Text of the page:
Since you are fishing for big fish, trolling can become boring but our team remained busy. The captains rotated watches while Mike and I watched for fish jumping and Bobby monitored the spread. Tuna and an occasional jumping Marlin would renew our interest, but only a 20+ pound Bull Dolphin caught by Mike would take the bait and meet the gaff as the bigger fish in the area preferred to munch on the live Flying Fish and Chicken Dolphin working the scattered grass rip line and bluewater slicks.
By mid-afternoon Kevin and Kerry agreed it was time for a change in the color of the spread. Bobby and Kerry rigged Red and Black color patterns with an oddball thrown in, while Kevin headed for a surface slick where a big Tuna had Jumped. At 5pm Friday afternoon something big crashed the right outrigger line.
The drag was screaming as the crew scrambled to reel in the other lines while Bruce was strapped in. Once the lines were cleared, Kerry positioned the boat as Kevin studied the line and helped direct Kerry. We anxiously watched the surface, hoping to see a monster Marlin wreck the calm Gulf surface with a series of jumps, but this fish was heading deep, the sign of a big Tuna.
Bruce battled the fish, straining to pull the rod up and quickly reel the line back line as the rod tip lowered, keeping tension on the fish at all times. For every ten feet of line Bruce retrieved, the fish took 50. It was going to be a long battle. Thirty minutes later we showered an already sweat drenched Bruce with freshwater as the tug of war with the big fish waged on. It was a typical Tuna battle with the fish pointed perpendicular to the bottom and Bruce trying to wench his head up and eventually to the end of the fight. Fifteen minutes later a estimated 130 pound Yellowfin came through the Tuna door of the "Off the Hook" to a jubilant crew and exhausted Bruce. The big fish was "Off the Hook" and in the fish bag on ice. I now understood the boat name.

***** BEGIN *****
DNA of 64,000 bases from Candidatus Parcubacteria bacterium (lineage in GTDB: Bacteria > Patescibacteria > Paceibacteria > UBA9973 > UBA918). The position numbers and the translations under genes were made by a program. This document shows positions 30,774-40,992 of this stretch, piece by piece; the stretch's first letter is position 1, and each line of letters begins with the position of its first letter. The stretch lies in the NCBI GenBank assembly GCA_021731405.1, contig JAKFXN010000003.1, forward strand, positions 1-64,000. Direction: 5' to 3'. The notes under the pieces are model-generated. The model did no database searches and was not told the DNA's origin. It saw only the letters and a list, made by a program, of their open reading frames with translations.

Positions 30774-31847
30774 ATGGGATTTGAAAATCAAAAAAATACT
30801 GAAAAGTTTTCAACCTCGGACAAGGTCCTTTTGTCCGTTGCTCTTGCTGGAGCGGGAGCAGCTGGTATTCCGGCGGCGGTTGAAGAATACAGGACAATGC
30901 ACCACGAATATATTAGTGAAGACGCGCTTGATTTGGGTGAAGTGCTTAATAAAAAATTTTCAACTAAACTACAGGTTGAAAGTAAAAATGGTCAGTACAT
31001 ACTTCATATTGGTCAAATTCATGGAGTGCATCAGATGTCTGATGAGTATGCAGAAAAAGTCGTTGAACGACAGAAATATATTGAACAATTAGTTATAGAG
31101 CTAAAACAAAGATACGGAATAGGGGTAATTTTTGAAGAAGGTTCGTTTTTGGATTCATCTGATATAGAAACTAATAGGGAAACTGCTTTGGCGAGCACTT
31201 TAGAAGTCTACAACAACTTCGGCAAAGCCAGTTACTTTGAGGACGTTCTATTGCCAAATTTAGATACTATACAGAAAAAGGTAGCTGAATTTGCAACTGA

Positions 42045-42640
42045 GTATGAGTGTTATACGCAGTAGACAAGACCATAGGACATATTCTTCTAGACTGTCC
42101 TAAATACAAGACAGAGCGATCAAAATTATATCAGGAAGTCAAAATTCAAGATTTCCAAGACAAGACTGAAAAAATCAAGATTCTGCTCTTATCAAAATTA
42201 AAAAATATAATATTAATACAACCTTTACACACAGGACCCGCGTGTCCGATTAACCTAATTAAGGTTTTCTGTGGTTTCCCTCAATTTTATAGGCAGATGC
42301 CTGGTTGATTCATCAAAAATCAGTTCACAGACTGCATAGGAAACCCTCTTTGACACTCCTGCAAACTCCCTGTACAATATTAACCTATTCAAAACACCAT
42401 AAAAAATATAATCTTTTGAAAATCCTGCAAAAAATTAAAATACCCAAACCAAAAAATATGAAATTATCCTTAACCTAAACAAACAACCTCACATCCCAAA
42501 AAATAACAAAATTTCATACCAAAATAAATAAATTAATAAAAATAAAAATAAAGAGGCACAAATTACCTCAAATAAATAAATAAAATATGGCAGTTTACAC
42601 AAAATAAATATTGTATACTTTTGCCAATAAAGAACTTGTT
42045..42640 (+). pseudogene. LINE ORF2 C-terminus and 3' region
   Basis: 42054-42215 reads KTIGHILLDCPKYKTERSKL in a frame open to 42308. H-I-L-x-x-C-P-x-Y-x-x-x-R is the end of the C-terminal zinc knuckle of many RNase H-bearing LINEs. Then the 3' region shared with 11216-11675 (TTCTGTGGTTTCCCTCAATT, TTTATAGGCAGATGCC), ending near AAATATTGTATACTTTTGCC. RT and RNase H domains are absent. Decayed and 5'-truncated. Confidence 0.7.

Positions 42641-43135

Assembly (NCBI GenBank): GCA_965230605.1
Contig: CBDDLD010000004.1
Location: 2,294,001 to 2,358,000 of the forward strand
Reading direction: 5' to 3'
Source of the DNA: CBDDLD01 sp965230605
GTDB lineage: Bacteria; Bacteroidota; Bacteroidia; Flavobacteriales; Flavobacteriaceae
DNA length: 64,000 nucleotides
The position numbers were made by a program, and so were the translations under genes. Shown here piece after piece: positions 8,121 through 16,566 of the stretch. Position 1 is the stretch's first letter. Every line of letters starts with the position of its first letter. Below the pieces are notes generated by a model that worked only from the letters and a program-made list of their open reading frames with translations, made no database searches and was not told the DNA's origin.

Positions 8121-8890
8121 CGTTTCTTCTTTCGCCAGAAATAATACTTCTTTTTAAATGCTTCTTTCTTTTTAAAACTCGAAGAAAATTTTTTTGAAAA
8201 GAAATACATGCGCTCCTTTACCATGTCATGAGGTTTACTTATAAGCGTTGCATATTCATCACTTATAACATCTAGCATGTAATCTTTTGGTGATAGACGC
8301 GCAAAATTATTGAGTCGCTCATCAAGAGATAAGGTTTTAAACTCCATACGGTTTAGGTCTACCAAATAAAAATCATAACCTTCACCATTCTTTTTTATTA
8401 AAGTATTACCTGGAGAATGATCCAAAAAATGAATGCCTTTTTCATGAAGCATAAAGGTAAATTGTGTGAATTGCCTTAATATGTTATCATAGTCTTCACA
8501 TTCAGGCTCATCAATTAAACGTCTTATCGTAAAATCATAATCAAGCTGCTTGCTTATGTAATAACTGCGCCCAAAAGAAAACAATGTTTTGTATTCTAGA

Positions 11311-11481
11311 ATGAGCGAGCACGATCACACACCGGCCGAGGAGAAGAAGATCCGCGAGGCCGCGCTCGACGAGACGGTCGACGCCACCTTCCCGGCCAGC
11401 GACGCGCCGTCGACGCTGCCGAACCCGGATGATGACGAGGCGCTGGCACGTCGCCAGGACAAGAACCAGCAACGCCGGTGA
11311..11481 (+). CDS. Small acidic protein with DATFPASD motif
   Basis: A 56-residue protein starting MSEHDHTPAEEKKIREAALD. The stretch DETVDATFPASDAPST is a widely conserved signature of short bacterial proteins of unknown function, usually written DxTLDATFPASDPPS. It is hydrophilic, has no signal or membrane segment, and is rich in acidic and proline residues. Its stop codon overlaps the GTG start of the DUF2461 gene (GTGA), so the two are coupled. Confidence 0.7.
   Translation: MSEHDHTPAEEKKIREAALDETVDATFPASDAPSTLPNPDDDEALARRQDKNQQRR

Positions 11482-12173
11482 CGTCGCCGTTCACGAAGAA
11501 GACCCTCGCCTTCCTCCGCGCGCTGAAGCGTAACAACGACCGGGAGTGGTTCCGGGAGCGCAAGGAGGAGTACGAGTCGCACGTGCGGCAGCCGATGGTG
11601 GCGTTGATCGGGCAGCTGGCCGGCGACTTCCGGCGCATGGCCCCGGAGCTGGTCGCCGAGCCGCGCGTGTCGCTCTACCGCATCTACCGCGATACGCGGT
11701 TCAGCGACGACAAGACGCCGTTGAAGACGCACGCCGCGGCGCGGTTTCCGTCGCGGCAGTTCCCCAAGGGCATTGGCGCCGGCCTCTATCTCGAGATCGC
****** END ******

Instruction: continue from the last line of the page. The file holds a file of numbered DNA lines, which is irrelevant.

Throughout the day we had monitored sideband radio as the tournament committee kept inquiring anglers posted on fish reported caught. Several Billfish that did not meet the required tournament minimum length were tagged and released while an estimated 450+ pound Blue Marlin had been caught along with a rare Bluefin Tuna over 800+ pounds reported. The last time a Bluefin that size was reported caught was in the early 1970's by Captain and Mrs. Myron Fisher of Gallaino. Our 130 pound Yellowfin was more typical of Rodeo or Tournament contention. With possible second place Tuna, a $15,000 fish, in the boat, our confidence was skyrocketing.
Bobby had the lines out already and we began to troll again. I was next up in the rotation as the sun began to set and my heart began to pound, overwhelming me with excitement and anticipation as I fitted into the back harness and fighting belt. "Take that thing off," Bobby yelled. "Once you get it adjusted, take it off," he repeated. "It's bad luck," he assured. I quickly obliged willing to subscribe to any of Bobby's superstitions if it meant a strike.
I anxiously waited for the next strike in the mist a glorious, fiery, sunset over the cobalt blue, offshore waters of the Gulf of Mexico. This first day of competition yielded lessons in bait selection and spread color. Teasing fish, surface slicks and most of all the patience in waiting for a big fish strike, were additional lessons to learn.
I starred at the blazing sunset praying for another strike, a strike that would come soon enough. That strike, day two of competition, and an exciting weigh-in finish are all found in next weeks column.